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Wealth is a reflection of reality.

From Marx to the present day, and for a variety of reasons, many cannot accept this basic fact, and insist that we continue to increase poverty by striving to live in a world that does not exist.

This can be demonstrated by three examples.

Suppose a “compassionate” group of aliens landed on the planet, took control, and redistributed all wealth equally to all living humans. There would be zero differences between the rich and the poor. The socialist earthly paradise would now be a reality. Suppose further, that the aliens departed and returned 20 years later. What would they find?

They would discover that the world would still have the rich and poor very much as it was before they redistributed the wealth. In addition, and with few exceptions, the people who were poor would have become poor again, and the previously rich would have become rich again.

Wealth is not arbitrary; it is seldom only the result of “life’s lottery.”

Now let’s apply this reality to taxes.

Other than governmental greed, why do governments impose high taxes and fees on certain items and behaviors? For example, what is the purpose of a tariff? It makes foreign products more expensive and decreases their appeal to the benefit of domestic producers.

Governments will raise taxes when they want to socially engineer certain behaviors. A carbon tax is purposed to decrease the use of carbon. A cigarette tax is raised to decrease the use of cigarettes.

An income tax is raised to decrease income. What?

No. No. Giving more wealth to the government will increase wealth. Isn’t that what we have been told almost forever? Yes, and it is all as false as the idea that the government can give you something for free. Wealth is created in free exchanges. Wealth is destroyed in forced exchanges. Taxes are forced exchanges.

Saying that wealth is a reflection of reality has some implications about wealth itself. Ultimately, it can only be taken from someone who actually produces it.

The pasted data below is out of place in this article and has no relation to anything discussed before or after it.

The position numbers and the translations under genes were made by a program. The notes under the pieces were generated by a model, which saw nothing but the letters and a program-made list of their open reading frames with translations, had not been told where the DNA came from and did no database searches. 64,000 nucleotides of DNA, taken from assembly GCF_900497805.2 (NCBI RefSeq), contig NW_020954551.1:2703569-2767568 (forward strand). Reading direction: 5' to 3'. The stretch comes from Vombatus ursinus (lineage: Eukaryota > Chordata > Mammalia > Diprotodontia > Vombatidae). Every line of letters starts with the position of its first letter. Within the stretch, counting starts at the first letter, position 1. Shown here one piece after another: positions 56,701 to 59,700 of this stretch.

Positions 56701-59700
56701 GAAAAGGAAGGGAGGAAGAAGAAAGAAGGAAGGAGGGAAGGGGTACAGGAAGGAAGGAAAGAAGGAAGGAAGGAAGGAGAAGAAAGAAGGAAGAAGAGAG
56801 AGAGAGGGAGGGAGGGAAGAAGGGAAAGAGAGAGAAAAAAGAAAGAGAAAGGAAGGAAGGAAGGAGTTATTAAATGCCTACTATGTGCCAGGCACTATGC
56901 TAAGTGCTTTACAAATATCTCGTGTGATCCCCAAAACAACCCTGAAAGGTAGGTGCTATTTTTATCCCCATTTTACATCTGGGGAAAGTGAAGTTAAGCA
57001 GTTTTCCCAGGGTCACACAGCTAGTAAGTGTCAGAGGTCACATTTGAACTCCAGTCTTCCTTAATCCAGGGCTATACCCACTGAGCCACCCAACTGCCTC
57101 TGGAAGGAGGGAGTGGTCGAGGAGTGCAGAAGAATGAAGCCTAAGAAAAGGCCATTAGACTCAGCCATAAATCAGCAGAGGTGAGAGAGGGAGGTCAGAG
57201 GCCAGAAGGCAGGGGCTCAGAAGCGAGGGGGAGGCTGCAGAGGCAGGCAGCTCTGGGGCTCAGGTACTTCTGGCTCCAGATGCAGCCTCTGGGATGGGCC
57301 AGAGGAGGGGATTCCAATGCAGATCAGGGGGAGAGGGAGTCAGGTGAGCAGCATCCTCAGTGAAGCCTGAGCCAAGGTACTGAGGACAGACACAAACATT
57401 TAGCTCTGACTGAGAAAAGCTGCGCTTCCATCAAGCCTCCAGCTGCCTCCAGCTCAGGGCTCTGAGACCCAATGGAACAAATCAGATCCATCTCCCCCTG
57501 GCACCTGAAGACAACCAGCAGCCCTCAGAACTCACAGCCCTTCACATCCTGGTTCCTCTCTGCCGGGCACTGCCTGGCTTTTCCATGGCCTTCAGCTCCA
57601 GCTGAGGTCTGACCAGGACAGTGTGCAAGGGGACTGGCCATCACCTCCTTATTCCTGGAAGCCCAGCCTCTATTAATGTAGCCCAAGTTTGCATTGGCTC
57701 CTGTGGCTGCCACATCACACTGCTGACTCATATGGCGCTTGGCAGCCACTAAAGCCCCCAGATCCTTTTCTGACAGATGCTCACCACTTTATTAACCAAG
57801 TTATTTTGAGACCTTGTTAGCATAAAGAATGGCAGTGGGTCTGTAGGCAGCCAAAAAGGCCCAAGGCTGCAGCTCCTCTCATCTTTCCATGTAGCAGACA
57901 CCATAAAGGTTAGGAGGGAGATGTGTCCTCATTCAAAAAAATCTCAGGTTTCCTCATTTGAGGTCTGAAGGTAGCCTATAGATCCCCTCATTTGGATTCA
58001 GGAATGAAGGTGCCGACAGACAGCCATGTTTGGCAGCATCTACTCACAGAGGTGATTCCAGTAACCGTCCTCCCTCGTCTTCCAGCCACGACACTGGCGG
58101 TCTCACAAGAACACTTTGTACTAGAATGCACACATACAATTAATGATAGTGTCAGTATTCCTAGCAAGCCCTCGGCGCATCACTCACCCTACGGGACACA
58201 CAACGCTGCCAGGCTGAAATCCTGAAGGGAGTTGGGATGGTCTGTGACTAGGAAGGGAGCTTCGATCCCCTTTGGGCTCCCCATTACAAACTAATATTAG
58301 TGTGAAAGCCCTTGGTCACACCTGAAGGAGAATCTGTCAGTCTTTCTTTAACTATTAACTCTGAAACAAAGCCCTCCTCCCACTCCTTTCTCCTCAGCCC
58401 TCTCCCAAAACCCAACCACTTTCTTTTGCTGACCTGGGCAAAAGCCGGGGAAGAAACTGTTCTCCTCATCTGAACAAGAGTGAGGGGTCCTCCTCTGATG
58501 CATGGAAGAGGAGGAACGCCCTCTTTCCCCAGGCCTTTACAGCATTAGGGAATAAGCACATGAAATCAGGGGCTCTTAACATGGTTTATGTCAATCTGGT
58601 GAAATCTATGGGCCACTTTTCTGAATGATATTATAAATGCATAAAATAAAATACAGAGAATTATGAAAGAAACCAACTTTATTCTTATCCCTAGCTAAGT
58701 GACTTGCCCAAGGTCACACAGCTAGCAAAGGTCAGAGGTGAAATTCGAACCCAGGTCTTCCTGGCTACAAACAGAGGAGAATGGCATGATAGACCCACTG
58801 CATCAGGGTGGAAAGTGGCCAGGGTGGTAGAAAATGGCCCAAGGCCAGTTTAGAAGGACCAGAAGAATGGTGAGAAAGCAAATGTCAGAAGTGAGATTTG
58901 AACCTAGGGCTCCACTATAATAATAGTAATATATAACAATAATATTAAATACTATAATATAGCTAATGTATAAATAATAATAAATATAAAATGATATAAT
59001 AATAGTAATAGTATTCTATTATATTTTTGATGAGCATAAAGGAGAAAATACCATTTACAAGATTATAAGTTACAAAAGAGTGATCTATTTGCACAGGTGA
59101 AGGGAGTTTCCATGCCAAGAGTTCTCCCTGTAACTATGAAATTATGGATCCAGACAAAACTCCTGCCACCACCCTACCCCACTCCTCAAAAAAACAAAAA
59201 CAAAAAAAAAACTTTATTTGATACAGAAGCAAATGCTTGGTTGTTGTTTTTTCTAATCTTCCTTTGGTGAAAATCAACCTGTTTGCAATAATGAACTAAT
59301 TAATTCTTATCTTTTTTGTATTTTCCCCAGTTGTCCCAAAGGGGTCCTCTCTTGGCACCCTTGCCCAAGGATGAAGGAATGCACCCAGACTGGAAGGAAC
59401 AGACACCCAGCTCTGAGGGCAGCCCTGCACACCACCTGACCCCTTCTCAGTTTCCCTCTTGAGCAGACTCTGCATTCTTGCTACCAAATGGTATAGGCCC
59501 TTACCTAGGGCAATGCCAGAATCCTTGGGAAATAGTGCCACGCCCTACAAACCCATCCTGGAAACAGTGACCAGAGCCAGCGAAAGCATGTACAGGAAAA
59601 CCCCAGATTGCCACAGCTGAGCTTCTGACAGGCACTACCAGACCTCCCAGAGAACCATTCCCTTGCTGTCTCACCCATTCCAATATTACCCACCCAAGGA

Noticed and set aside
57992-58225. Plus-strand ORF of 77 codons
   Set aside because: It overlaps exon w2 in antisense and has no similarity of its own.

As a government takes more and more of a nation’s production, the wealth that could have been created by that production must be extracted from producers. There is no other option. Much of socialistic thinking on this topic comes from a world that no longer exists. Marx’s ideas are 150 years old. In a modern world, wealth is not produced by the socialist old school idea of a “worker.” Most “workers” in this sense are now, or soon will be, machines. These machines were built by machines. The question then remains: who produced production?

Irrespective of how politicians justify their proposals, the overwhelming amount of tax will ultimately come from the middle class. It may appear that the rich will pick up the tab by paying their “fair share,” but this is only an illusion created largely by the rich’s ability to corner and transfer wealth, which was produced elsewhere.

It is true that governments can produce wealth primarily through projects that are too large for smaller groups. The balance will, however, always be negative. Governments are ineffective and wasteful. Even so-called transfer payments have a high overhead. It is not an accident that four of the five richest counties in the U.S. surround Washington DC.

Those places most hurt by costly governments are the same places the politicians hypocritically pledge to support, and use as examples for more taxes. The consequences can be seen by simply looking at the poverty of rural areas that do not have freeways, state colleges, or government installations.

Wealth is a reflection of reality. Ignoring this truth makes individuals and nations poorer.

Dennis Clayson is a business professor at the University of Northern Iowa. The opinions expressed in this article are those of the author, and do not reflect those of the University of Northern Iowa.


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